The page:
When it comes to taste, we often do not seem to know what we like or why we like what we do. Our preferences are riddled with unconscious biases, easily swayed by contextual and social influences. There is less chance than we think that we will like tomorrow what we liked today and even less chance of remembering what led us to our previous likes. Even experts are hardly infallible guides to knowing what is truly good, to knowing their own feelings.
Nothing could be more essential to identity than one’s internal compass of liking – of food, of music, of art, of our brand of yogurt – and yet, throughout its almost constant operation, it sits largely outside reflection. In examining taste, however, small themes have emerged, little signposts dotting a confusing, difficult path, offering encouragement and a bit of clarity. It is with these messages that I offer a sort of "field guide to liking" in a world of infinite variety.
YOU WILL KNOW YOU LIKE OR DO NOT LIKE BEFORE YOU KNOW WHY
Our ability to express an 'affective judgment' about something happens in the range of milliseconds. This is a great skill for a complex world, a filtering mechanism for efficiently navigating the crowded marketplace of life. But shortcuts can come at a price: We may miss what we might really prefer, we may discount something we will later come to love, we may be misattributing the source of our liking.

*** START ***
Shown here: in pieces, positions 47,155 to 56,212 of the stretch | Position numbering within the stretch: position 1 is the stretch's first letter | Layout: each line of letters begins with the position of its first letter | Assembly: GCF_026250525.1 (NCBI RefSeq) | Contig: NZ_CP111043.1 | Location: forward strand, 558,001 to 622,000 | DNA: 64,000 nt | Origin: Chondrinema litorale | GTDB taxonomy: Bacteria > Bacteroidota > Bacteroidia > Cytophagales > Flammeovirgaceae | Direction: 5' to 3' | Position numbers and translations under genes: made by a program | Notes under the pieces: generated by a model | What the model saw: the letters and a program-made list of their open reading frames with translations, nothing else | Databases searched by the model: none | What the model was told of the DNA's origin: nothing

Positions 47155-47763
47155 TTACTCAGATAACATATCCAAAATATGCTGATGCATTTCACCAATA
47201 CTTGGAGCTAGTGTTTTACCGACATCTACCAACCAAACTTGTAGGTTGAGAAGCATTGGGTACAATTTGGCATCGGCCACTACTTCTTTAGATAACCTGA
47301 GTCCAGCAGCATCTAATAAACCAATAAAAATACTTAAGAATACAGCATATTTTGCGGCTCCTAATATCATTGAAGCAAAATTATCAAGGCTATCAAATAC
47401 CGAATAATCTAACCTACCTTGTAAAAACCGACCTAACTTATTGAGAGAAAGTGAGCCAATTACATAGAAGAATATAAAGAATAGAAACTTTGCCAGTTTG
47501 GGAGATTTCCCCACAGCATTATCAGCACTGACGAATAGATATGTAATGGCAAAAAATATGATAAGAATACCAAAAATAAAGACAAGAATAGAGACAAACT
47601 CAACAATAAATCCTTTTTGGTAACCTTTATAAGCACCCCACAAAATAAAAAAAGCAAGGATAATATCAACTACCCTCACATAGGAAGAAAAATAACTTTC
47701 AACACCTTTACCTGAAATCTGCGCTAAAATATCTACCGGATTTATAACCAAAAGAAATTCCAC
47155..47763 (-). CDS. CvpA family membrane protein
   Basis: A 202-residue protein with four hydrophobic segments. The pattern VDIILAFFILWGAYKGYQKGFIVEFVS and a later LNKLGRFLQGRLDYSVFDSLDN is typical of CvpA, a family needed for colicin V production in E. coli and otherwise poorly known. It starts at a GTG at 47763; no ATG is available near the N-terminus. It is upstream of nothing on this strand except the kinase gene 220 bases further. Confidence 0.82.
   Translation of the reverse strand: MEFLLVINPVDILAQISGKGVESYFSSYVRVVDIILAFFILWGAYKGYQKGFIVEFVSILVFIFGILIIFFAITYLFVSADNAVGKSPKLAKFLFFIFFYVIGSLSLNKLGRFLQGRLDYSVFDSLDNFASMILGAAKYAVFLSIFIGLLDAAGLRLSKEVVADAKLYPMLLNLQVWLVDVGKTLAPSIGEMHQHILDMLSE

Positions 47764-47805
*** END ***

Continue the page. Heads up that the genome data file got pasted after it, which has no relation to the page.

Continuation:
GET BEYOND 'LIKE' AND 'DISLIKE'
In the world of sensory testing, the words 'like' and 'dislike' are discouraged. Why? Because they may throw off the very judgment of taste panellists. Liking and disliking can be top-down concepts that often get in the way of our actual experience of something. Asking whether you like something or not often puts a premature end to a much more interesting conversation.
DO YOU KNOW WHY YOU LIKE WHAT YOU LIKE?
Preference can be unconscious, buried deep in childhood memory. We like to think our likes are authentic, but they may be covertly influenced by context (that bottle of Italian wine you bring home because it was the best thing you ever tasted) or tempered by expectation (people will like the Napa Valley wine more than the New Jersey wine, regardless of where the wine is actually from). One's individual tastes may simply reflect some larger cultural 'frame' that has hardened into habit, as the researcher Evgeny Yakovlev has noted. For decades, Russians had an overwhelming taste for vodka, which was relatively cheap and plentiful. Once market restrictions were lifted, however, beer consumption soared – among younger consumers. The old vodka drinkers? They still mostly drank vodka.
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TALK ABOUT WHY YOU LIKE SOMETHING
Language can unlock liking. When we have a sensory experience, we might think it sufficient to let the senses do their work. "Words cannot describe" is a common refrain in online reviews. But if we like what we know, we only know what we remember, and we are more likely to remember hedonic events if we verbalise them. Caution: sometimes we may like something less for itself than because it is easier to talk about why we like it, over something we may actually prefer but whose qualities are more elusive.
WE LIKE THINGS MORE WHEN THEY CAN BE CATEGORISED